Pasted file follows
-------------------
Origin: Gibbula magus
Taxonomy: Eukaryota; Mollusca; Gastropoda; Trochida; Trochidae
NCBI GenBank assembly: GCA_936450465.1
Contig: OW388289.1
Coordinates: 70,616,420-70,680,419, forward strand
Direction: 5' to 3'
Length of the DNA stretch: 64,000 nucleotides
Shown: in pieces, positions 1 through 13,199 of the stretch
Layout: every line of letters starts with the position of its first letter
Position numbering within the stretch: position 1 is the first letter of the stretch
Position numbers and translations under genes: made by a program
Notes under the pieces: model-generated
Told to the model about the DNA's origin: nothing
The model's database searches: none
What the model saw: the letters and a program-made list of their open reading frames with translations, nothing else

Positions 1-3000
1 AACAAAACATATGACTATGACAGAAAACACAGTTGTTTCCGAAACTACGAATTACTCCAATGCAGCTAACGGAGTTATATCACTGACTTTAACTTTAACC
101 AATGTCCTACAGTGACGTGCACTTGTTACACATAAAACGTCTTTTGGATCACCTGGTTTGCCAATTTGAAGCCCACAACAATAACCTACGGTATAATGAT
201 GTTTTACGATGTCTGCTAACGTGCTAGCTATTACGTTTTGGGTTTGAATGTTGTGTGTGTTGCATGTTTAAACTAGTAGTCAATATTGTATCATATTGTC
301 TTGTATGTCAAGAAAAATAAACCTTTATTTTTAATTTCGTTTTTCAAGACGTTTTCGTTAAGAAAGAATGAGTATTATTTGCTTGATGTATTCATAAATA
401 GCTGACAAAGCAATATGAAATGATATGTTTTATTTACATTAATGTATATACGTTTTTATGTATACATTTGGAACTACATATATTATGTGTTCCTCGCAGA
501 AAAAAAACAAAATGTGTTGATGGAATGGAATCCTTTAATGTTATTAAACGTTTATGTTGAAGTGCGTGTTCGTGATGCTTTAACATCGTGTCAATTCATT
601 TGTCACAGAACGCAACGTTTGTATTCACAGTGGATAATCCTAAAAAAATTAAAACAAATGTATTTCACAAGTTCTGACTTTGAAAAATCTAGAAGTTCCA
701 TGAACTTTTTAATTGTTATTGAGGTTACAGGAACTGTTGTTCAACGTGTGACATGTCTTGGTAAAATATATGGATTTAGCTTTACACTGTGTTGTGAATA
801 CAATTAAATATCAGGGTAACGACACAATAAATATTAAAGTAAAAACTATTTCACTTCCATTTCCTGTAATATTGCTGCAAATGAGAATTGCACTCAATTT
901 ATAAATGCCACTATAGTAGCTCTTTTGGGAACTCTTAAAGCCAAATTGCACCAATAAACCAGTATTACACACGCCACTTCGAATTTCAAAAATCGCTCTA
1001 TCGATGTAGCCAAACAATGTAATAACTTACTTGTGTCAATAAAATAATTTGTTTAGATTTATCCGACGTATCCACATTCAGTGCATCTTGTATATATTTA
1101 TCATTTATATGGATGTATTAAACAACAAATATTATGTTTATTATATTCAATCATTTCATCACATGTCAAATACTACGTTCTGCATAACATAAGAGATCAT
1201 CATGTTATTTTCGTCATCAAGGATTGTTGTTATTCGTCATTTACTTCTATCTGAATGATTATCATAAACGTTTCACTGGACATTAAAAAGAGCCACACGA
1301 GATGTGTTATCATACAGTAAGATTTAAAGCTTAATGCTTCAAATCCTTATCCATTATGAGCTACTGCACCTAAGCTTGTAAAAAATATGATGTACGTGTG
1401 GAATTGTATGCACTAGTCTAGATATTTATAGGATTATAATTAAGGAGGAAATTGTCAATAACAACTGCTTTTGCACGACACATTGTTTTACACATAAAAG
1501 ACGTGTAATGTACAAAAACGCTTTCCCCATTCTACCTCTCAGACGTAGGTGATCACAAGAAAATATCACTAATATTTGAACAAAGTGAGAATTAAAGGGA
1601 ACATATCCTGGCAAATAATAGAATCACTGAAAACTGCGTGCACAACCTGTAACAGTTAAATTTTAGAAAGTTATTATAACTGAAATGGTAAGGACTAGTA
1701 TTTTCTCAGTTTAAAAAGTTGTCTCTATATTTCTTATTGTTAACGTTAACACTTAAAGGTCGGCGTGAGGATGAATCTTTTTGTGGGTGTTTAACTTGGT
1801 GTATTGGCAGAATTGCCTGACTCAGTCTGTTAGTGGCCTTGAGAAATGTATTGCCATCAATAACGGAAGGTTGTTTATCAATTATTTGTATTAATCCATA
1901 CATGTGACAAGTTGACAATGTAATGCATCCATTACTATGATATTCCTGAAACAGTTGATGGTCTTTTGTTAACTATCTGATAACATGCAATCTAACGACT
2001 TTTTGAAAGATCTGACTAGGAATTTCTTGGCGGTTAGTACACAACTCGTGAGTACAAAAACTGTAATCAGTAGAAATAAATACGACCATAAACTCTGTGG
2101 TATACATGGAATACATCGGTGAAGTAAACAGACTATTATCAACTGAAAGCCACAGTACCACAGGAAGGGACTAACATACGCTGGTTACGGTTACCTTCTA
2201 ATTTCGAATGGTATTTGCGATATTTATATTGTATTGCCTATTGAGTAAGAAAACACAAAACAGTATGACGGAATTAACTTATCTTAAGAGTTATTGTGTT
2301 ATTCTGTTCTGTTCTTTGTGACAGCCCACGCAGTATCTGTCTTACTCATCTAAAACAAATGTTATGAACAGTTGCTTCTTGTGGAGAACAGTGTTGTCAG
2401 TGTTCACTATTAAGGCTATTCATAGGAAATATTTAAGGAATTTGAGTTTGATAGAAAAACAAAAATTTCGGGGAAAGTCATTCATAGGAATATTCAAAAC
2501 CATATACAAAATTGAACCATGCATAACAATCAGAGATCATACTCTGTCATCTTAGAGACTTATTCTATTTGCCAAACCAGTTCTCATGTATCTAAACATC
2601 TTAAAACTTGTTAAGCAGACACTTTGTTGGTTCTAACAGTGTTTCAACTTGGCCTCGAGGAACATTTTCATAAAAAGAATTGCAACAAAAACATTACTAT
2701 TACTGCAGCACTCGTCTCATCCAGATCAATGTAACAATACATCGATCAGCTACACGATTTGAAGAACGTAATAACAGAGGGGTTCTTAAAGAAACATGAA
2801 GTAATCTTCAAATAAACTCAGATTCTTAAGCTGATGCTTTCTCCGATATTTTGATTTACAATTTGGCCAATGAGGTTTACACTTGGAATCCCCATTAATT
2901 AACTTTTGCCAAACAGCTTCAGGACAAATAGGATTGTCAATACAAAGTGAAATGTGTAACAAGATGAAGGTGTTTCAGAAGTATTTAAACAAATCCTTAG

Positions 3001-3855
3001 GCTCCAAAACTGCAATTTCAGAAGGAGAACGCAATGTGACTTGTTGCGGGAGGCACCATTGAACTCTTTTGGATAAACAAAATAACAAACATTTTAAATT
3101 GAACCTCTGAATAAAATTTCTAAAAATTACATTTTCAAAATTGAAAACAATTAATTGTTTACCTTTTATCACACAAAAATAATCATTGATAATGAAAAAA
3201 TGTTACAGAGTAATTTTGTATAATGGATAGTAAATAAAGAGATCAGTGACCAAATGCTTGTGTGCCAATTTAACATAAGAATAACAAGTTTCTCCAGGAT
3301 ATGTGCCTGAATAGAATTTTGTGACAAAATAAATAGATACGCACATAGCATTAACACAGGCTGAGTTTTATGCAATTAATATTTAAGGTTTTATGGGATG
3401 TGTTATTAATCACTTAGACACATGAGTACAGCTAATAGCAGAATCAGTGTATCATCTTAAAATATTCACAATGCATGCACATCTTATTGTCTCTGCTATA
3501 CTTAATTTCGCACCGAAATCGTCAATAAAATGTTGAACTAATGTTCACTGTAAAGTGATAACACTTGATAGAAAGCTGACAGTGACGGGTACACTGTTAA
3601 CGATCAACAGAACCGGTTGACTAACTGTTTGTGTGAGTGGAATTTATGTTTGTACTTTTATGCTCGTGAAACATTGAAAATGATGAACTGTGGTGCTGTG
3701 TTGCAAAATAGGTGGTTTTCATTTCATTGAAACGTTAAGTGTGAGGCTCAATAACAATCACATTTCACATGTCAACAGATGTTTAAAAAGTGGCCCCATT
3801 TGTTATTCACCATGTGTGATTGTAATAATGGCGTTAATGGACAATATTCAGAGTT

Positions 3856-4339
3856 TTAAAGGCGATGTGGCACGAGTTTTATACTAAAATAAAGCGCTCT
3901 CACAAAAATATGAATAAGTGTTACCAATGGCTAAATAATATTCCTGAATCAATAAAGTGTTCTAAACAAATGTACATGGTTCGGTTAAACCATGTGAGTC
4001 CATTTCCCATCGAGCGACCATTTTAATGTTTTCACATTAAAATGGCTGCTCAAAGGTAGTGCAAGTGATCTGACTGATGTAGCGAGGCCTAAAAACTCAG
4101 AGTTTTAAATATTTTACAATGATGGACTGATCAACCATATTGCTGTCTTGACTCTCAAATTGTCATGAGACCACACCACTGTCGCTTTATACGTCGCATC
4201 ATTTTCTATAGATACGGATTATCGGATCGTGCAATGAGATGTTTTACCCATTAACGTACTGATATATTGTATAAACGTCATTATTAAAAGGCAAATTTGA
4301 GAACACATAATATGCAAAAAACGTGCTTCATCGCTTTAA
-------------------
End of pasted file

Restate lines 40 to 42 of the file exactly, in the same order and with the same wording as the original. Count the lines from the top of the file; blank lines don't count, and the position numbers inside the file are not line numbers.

2301 ATTCTGTTCTGTTCTTTGTGACAGCCCACGCAGTATCTGTCTTACTCATCTAAAACAAATGTTATGAACAGTTGCTTCTTGTGGAGAACAGTGTTGTCAG
2401 TGTTCACTATTAAGGCTATTCATAGGAAATATTTAAGGAATTTGAGTTTGATAGAAAAACAAAAATTTCGGGGAAAGTCATTCATAGGAATATTCAAAAC
2501 CATATACAAAATTGAACCATGCATAACAATCAGAGATCATACTCTGTCATCTTAGAGACTTATTCTATTTGCCAAACCAGTTCTCATGTATCTAAACATC